What is shared parental leave?
From April 2015, parents are now able to share the family leave in the first year of a child’s life. After the first two weeks (or four weeks for factory workers) of compulsory maternity leave following a birth, it is now open to a mother to elect to curtail her maternity leave and opt to take shared parental leave. However, despite the introduction of SPL, the default position remains that a new mother will take up to 52 weeks maternity leave unless she either returns to work or elects to take SPL. Additional paternity leave has now been abolished.
SPL can be taken by the mother or her partner, and can even be taken by the mother and her partner at the same time. The intention behind the legislation is to enable partners to take the primary childcare responsibility, so that it is not just mothers who will be entitled to prolonged leave around the birth (or adoption) of a child. An employee on SPL can have up to 20 keeping in touch days (or SPLIT days), compared to 10 Keeping in Touch days available to those on maternity leave.
SPL is available for up to 50 weeks and shared parental pay is available for up to 37 weeks. Statutory shared parental pay is paid at the same rate as statutory maternity pay, although as with maternity pay organisations can enhance this.
Whilst the Department for Business Innovation and Skills have specifically stated that companies can enhance maternity pay, without necessarily needing to enhance shared parental pay, some legal commentators have stated that (after the first two weeks following a birth) there is no difference between a woman on maternity leave and a partner on SPL. As a result, there could be an argument that a woman on maternity leave is a comparator for a man on SPL, which could form the basis of a claim of sex discrimination if they are treated differently.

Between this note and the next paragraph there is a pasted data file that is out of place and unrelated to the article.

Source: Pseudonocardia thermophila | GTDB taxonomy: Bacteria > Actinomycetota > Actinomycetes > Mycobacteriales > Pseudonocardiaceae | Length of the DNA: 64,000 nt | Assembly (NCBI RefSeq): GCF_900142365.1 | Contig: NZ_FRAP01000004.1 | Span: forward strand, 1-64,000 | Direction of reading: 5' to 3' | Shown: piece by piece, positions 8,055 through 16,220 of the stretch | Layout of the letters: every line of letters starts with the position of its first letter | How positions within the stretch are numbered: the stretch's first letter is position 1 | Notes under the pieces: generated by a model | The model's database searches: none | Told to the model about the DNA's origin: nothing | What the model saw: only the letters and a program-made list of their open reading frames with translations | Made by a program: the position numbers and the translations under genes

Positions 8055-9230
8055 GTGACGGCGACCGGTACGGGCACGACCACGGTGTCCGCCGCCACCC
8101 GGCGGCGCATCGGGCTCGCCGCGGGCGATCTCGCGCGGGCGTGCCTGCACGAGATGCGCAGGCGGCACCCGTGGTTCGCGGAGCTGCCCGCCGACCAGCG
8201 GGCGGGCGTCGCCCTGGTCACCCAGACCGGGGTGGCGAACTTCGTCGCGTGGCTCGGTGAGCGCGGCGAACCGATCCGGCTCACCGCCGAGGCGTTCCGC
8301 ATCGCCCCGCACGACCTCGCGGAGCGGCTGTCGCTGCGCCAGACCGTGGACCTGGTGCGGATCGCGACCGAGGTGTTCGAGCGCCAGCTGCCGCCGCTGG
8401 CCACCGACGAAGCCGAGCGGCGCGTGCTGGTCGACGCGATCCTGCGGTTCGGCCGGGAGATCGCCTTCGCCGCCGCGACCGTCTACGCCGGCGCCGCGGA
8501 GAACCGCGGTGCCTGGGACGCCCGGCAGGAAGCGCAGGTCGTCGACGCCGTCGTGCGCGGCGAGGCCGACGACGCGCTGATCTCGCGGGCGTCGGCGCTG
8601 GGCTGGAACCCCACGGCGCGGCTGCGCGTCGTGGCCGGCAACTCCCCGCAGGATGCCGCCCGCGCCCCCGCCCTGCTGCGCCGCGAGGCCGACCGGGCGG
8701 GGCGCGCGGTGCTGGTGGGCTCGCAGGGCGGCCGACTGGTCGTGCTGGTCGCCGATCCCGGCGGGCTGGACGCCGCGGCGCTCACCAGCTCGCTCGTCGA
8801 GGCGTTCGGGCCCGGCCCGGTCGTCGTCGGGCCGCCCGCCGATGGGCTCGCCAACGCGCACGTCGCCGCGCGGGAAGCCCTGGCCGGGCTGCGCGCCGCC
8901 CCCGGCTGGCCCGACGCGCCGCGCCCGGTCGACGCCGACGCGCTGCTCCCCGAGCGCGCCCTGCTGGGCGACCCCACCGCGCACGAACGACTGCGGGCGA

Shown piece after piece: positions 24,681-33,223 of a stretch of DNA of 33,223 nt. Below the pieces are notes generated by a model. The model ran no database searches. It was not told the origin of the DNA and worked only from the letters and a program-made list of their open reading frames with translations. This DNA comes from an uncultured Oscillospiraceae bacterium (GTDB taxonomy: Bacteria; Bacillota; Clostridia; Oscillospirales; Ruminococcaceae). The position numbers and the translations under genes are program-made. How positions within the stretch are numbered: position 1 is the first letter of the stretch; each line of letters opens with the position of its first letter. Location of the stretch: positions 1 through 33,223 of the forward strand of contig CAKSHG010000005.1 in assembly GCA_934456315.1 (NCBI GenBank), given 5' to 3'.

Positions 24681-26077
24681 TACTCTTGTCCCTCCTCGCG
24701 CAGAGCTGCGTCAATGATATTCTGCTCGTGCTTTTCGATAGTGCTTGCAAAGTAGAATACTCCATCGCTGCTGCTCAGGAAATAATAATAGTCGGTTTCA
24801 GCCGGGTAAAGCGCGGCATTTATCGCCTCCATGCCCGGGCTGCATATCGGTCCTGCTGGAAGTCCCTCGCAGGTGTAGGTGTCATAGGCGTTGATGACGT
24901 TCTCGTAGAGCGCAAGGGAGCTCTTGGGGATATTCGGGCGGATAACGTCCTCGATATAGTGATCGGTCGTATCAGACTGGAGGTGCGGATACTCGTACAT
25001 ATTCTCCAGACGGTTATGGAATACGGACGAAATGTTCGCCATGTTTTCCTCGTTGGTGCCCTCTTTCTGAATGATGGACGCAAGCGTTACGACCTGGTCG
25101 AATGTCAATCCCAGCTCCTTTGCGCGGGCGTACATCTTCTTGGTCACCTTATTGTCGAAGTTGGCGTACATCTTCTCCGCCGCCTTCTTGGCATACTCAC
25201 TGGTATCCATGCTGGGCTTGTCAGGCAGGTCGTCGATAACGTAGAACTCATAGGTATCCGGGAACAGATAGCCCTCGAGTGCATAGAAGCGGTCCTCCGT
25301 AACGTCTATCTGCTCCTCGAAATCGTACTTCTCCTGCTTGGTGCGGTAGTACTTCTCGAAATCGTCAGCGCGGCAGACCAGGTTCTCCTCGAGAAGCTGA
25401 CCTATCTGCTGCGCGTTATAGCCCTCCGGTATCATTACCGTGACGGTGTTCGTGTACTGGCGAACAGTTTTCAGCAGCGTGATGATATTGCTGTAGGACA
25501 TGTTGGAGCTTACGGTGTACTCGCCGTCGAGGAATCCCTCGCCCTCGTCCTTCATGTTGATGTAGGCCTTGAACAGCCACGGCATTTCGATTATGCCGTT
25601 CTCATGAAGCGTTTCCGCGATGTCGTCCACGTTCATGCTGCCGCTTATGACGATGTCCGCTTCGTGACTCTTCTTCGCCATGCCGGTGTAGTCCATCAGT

An organisation treating such employees differently would seek to prove that a woman is being so treated because they are afforded “special treatment…in connection with pregnancy and childbirth” (section 13(6)(b) of the Equality Act 2010). However, the courts have held that this needs to be objectively justifiable as a proportionate means of achieving a legitimate aim: i.e. compensating the woman for the “disadvantages occasioned by her pregnancy or her maternity leave” (Eversheds Legal Services Ltd v De Belin UKEAT/0352/10). Before a company which offers enhanced maternity pay decided against enhancing shared parental pay, it would be wise to make a very careful assessment as to the reasons for doing so.